Liquid-Hydrogen Targets Produce High Yields at Lower Energy
Until last year, target capsules in NIF ignition experiments were lined with a wafer-thin layer of deuterium-tritium (DT) “ice,” cryogenically cooled to just below the freezing point of hydrogen, which changes hydrogen’s phase from a gas to a liquid and finally to a solid. Cryogenic capsules, cooled to a liquid or solid DT temperature and density, are necessary for achieving ignition with the energy available on NIF. Even then, the fuel must be further compressed by more than a factor of 1,000 in density in a high convergence ratio (CR) implosion. The difficulty is that small asymmetries and hydrodynamic instabilities are increasingly amplified as the capsule converges and can distort and cool the central hot spot too much for it to spark ignition.
Several years ago, Rick Olson of Los Alamos National Laboratory (LANL) and his colleagues hit on the idea of using liquid, instead of solid, hydrogen as a way to readily control the convergence ratio of the DT fuel (the initial fuel radius divided by the imploded radius) without having to redesign the target each time. The researchers thought reducing fuel CR in this way could enhance the robustness of hot-spot formation by improving implosion symmetry and reducing hydrodynamic instabilities.
The liquid-hydrogen target design uses a target capsule lined with a DT-saturated polymer foam developed over the last decade by members of LLNL’s Material Sciences Division and target specialists at General Atomics (see “Solving the Challenges of Making Liquid-Hydrogen Targets”). Experiments using the foam-layered fuel capsules “demonstrate for the first time implosions of cryogenic DT layered capsules with a low hot-spot convergence ratio,” the researchers said, “(and) the ability to vary the CR of a layered implosion in a predictable manner via a change in the initial cryogenic fielding temperature of the target” (see “NIF Liquid-Hydrogen Target Gets Its First Test”).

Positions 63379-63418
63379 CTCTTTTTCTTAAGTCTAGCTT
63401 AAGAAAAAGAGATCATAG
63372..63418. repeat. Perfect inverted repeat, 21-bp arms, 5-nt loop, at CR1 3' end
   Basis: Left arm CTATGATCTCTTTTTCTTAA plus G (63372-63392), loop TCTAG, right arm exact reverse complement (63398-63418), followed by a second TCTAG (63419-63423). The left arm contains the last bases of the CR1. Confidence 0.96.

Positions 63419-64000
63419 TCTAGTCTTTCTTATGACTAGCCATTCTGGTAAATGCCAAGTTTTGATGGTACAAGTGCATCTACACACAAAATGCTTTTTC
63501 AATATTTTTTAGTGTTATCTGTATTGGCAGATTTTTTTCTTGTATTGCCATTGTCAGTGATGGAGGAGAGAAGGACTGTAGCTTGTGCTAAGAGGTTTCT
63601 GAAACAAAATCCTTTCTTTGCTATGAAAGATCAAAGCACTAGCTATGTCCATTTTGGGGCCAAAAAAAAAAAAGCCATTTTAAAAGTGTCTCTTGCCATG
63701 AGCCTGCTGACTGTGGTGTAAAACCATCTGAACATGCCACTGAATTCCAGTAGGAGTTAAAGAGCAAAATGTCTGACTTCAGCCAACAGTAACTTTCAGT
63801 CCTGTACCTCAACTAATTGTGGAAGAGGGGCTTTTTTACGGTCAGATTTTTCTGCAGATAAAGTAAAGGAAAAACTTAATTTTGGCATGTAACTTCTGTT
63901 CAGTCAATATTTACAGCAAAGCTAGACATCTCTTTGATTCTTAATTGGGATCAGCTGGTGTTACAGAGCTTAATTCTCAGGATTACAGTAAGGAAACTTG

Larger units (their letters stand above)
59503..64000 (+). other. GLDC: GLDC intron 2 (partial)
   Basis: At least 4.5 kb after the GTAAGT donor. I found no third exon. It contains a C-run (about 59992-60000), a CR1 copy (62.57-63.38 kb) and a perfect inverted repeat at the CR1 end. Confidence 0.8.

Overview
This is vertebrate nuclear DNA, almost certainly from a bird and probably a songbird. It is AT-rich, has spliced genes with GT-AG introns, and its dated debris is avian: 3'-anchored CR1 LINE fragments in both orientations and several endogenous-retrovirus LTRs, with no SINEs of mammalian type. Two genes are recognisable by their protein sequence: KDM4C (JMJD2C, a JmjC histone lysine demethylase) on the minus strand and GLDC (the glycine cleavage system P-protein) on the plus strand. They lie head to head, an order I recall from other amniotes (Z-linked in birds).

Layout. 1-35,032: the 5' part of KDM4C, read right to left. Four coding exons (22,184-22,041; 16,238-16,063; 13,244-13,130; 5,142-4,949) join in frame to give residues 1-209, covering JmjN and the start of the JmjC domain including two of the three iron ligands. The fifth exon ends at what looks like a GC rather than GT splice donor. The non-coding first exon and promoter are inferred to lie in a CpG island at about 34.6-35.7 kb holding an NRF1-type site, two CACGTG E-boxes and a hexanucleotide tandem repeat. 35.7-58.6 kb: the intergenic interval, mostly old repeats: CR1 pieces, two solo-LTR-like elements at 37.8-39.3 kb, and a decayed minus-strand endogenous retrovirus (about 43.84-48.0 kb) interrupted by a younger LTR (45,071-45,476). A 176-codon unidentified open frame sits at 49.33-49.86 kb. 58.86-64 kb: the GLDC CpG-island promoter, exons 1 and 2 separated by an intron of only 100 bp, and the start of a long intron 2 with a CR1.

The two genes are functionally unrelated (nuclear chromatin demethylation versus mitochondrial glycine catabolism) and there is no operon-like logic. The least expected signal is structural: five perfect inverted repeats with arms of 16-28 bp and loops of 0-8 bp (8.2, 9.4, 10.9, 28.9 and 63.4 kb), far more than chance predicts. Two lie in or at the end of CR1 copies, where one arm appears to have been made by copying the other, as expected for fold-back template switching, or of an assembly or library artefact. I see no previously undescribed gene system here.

“High neutron yields (comparable to many full laser energy experiments) were achieved despite using less than half of the NIF laser energy,” they said. “These first liquid layer experiments create a new NIF experimental platform that provides an opportunity to explore the relationship between the hot-spot convergence ratio and the efficiency of hot-spot formation during ICF implosions. The new platform also enables designs in which dopants (small, controlled amounts of impurities) in the fuel layer can be used to diagnose the plasma conditions at the edge of the hot spot, the density of the cold fuel surrounding the hot spot, and the mix of cold fuel into the hot spot.”
The results of the first liquid-layer ICF implosions on NIF were reported in a Physical Review Letters paper published online on Dec. 7. Joining Olson on the paper were LANL colleagues Ray Leeper, John Kline, Alex Zylstra, Austin Yi, Paul Bradley, Bob Peterson, Brian Haines, Lin Yin, George Kyrala, Rahul Shah, Hans Herrmann, Doug Wilson, and Steve Batha; LLNL researchers Juergen Biener, Tom Braun, Bernie Kozioziemski, Jim Sater, Laura Berzak Hopkins, Nathan Meezan, Curtis Walters, Monika Biener, Alex Hamza, and Abbas Nikroo; and Casey Kong and Jay Crippen of General Atomics.
How NIF Targets Work
In a NIF ICF experiment, a tiny capsule containing two forms of hydrogen, deuterium (D) and tritium (T), is suspended inside a cylindrical x-ray “oven” called a hohlraum. When the hohlraum is heated by NIF’s powerful laser beams to temperatures of more than three million degrees Celsius, the resulting x rays heat and blow off, or ablate, the surface of the target capsule. This causes a rocket-like implosion that compresses and heats the DT fuel until the hydrogen atoms fuse, releasing large amounts of energy. If the implosion is symmetrical, and compression and temperature in the “hot spot” at the center of the capsule are sufficient, the energy from a self-sustaining fusion reaction outstrips the rate at which x-ray radiation losses and electron conduction cool the implosion—a condition known as ignition.